WASHINGTON -- A federal appeals court said Friday it could not force
the Food and Drug Administration to tighten restrictions on dental
fillings containing mercury.
Advocacy groups sought to ban the use of such fillings and to force
the FDA to classify them as risky, subjecting them to tougher
The groups say the fillings pose health risks to patients who inhale
mercury vapors and dental office employees who handle the materials.
The U.S. Court of Appeals for the District of Columbia Circuit
unanimously ruled that, while certain FDA actions can be appealed, the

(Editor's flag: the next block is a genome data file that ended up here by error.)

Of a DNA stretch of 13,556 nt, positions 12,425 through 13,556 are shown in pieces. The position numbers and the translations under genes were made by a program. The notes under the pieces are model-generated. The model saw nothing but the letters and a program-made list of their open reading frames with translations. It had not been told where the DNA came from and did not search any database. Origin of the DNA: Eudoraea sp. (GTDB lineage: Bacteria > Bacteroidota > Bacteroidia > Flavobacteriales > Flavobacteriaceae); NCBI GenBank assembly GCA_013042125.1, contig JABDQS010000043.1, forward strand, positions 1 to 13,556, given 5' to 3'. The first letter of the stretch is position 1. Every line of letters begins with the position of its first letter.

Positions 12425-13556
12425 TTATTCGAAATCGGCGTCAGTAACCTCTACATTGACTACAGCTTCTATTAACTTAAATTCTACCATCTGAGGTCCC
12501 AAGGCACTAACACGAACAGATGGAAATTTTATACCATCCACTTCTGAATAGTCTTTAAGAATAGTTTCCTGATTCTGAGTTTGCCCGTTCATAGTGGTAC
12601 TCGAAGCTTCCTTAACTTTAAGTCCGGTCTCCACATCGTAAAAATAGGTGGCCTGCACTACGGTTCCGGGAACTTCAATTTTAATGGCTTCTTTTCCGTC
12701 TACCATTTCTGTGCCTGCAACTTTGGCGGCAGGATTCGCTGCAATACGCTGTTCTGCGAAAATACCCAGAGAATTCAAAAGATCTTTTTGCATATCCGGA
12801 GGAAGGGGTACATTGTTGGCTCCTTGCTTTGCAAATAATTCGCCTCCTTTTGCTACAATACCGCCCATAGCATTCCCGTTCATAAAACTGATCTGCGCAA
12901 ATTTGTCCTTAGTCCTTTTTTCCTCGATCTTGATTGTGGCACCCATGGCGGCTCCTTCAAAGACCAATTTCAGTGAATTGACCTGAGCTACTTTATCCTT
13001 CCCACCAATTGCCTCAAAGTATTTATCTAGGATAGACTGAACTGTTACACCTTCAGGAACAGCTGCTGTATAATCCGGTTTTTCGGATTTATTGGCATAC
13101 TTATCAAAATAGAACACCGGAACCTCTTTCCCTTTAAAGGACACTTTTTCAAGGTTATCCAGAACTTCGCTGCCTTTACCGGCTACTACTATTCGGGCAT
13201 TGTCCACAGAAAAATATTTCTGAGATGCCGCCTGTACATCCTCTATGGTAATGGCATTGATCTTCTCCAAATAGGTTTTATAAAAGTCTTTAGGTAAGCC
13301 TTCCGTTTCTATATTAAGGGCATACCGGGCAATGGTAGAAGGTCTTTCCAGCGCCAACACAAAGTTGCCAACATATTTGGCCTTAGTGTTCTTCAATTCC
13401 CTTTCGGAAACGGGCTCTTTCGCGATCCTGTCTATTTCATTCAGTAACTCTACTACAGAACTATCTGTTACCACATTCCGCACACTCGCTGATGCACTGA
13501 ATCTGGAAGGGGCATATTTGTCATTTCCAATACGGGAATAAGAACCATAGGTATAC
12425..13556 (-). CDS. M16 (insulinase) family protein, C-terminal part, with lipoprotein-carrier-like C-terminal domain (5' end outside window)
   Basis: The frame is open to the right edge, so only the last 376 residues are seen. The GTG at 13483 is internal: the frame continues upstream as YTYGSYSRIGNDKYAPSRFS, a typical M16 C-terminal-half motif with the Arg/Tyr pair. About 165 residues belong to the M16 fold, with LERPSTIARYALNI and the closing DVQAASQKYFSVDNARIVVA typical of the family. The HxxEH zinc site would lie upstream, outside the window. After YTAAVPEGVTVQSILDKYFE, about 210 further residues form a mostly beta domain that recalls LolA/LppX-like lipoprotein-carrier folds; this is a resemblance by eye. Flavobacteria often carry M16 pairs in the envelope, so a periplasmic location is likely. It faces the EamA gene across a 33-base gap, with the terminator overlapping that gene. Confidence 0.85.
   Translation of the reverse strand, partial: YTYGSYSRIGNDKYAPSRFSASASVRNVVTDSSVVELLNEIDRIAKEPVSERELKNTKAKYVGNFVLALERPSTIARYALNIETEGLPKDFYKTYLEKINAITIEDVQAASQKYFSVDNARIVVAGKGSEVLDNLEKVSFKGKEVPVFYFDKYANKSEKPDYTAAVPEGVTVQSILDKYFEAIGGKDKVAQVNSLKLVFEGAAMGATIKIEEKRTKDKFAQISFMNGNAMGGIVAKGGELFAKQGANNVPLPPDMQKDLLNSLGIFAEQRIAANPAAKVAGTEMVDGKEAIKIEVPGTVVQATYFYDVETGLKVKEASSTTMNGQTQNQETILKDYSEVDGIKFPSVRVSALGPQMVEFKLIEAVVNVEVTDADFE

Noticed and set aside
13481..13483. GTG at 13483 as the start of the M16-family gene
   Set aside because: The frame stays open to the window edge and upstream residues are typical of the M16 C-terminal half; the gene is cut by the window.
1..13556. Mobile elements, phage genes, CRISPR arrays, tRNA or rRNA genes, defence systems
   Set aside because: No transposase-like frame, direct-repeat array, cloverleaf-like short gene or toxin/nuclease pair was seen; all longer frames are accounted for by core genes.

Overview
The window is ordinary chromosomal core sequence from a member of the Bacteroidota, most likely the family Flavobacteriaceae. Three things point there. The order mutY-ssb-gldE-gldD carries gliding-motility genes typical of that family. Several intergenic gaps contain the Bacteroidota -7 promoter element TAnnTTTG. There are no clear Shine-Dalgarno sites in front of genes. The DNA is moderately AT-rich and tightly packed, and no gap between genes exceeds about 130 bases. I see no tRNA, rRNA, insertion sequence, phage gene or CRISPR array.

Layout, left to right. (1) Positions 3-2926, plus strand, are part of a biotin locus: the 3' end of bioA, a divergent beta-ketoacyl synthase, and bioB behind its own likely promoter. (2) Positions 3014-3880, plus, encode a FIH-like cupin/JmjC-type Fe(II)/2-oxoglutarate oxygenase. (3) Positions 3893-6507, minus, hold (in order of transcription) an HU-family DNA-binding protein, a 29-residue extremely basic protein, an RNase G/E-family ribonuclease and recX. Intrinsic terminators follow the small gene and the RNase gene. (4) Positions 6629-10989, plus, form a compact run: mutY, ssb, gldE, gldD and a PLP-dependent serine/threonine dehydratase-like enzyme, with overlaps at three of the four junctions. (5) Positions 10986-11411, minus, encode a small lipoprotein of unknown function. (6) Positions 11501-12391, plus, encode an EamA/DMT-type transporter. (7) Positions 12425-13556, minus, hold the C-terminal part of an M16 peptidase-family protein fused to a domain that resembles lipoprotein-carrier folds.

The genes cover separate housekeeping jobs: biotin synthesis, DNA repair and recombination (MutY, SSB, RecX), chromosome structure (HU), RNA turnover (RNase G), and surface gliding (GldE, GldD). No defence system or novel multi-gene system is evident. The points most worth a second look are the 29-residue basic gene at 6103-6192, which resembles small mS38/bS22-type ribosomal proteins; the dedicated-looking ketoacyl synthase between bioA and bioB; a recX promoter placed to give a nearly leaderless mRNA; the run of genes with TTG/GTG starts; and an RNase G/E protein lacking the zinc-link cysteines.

court has no jurisdiction to review agency inaction.
The mercury mixture has stirred controversy since dentists began using
it to fill cavities in the 1800s. Significant levels of mercury
exposure can cause permanent damage to the brain and kidneys, but the
FDA has said for years that mercury fillings don't harm patients,
except in rare cases when they have allergic reactions.
Amalgam fillings are about 50 percent mercury, joined with silver,
copper and tin. Tens of millions of Americans receive mercury fillings
each year. Many doctors have begun switching to resin composite
fillings that blend better with the natural coloring of teeth.
Federal health officials began a new review of the safety of the
fillings last year.
Copyright © 2007, The Associated Press